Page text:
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Navajo fire crews may get wind relief

This June 17, 2014 handout photo provided by the Navajo Times shows the Asaayii Lake Fire raging out of control at the ridge of the Chuska Mountains, west of Naschitti, N.M. Tribal agriculture officials say depending on the fire's intesity, it could be a while before sheepherders and cattle ranchers get to return to the hills outside of Naschitti and Sheep Springs. (AP Photo/Navajo Times, Donovan Quintero)

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By The Associated Press
Thursday, June 19, 2014, 12:01 a.m.

ALBUQUERQUE — As summer approaches, relief is in sight for drought-stricken New Mexico and many other parts of the West as Mother Nature appears ready to ease up on her back-to-back blows of stifling heat and gusty winds.

A break in the unfavorable weather can't come soon enough for the hundreds of firefighters battling a blaze on the Navajo Nation that has consumed more than 20 square miles of pinon and juniper forest along with grazing lands that tribal livestock owners have used for centuries.

The Assayii Lake fire has destroyed at least four structures. Another 50 homes near the rural communities of Naschitti and Sheep Springs were threatened, with some in Naschitti evacuated.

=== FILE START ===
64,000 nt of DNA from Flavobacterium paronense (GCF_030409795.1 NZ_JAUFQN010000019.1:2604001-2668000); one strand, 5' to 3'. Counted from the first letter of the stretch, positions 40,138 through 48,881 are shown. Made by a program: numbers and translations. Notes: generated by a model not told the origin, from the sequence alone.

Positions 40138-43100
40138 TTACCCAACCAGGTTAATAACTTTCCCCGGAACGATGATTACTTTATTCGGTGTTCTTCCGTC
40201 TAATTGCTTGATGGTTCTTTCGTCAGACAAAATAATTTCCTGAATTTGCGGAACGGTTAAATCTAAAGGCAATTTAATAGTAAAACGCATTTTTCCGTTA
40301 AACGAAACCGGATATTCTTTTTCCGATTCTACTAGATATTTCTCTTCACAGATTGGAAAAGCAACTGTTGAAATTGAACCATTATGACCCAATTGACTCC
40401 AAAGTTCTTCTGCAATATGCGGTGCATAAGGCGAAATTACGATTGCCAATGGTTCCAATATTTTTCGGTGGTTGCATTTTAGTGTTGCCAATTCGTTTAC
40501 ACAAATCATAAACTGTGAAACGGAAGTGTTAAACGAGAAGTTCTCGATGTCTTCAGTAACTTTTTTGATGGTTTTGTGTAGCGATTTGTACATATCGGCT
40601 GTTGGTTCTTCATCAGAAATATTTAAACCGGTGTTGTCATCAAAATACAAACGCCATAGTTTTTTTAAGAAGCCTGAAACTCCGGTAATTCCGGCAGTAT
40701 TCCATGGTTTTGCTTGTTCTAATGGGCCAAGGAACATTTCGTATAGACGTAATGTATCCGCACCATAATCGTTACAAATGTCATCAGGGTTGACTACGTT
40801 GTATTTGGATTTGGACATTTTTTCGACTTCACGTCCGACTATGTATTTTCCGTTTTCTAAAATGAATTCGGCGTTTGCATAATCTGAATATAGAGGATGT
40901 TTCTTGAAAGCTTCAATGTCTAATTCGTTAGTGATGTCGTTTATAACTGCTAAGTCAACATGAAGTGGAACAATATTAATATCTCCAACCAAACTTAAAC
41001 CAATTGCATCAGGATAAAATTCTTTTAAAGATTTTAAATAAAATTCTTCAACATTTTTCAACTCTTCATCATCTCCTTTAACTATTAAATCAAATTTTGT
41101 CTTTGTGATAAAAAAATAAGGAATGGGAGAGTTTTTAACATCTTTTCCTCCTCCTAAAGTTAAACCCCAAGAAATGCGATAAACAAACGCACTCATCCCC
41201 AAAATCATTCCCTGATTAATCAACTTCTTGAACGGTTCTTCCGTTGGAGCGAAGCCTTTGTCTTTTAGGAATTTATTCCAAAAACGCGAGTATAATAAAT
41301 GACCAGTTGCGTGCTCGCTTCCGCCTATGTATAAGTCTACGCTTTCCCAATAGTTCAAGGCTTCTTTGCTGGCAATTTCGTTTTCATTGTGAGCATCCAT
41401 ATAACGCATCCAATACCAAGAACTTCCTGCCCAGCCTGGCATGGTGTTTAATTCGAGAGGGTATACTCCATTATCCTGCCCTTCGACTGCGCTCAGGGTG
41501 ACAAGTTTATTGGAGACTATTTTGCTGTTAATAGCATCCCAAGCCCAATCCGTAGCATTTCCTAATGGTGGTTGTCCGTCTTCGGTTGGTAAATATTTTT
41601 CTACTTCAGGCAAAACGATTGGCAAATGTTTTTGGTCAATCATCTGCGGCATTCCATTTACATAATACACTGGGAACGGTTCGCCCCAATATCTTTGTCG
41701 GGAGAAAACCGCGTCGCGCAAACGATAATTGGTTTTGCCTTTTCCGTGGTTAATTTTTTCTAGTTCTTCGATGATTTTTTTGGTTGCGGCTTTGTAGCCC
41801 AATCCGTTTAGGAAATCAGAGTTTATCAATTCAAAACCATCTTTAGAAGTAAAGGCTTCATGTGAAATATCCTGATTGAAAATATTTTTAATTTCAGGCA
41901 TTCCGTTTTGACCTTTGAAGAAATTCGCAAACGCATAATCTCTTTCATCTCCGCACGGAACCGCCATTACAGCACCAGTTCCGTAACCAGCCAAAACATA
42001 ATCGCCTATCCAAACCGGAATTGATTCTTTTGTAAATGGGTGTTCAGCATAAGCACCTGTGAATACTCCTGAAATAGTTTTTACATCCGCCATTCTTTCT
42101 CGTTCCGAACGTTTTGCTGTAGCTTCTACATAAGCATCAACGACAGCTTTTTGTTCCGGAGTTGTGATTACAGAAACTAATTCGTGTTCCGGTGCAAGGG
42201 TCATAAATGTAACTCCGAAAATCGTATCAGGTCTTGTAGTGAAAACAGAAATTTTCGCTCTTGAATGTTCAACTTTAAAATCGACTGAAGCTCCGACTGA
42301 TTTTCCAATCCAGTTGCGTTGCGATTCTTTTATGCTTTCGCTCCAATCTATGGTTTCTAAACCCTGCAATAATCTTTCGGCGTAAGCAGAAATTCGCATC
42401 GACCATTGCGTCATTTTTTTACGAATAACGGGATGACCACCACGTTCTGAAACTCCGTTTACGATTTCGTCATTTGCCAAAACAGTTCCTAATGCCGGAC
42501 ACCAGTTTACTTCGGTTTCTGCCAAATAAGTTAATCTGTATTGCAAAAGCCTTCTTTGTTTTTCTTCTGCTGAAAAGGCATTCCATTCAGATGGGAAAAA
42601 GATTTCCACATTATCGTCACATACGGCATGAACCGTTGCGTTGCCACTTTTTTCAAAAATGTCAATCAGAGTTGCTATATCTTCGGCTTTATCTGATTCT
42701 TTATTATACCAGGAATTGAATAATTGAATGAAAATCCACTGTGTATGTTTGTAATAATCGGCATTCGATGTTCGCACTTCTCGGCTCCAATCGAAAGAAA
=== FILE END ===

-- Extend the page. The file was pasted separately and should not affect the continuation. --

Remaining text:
Forecasters with the National Weather Service said storms moving across the Southwest have helped raise humidity levels, and the winds are expected to die down by Thursday, giving firefighters the window needed to directly attack the flames.

“What we saw over the past three or four days will basically end tomorrow. No more wind,” meteorologist Chuck Maxwell said Wednesday.

Despite the variability in the weather and drought, the fire season has been relatively slow across the U.S., according to the National Interagency Fire Center in Idaho. The number of acres burned so far this year is half of the 10-year average, and there have been fewer large fires. In the Southwest, the acreage burned is only 46 percent of average.

“The reason the Southwest is below average is because it had a late start to its fire season,” said Robyn Broyles with the interagency fire center. “There was a lot of moisture throughout the spring for both New Mexico and Arizona. They're actually having a less severe fire season.”

Nine large fires are burning across the country, including the Navajo blaze.

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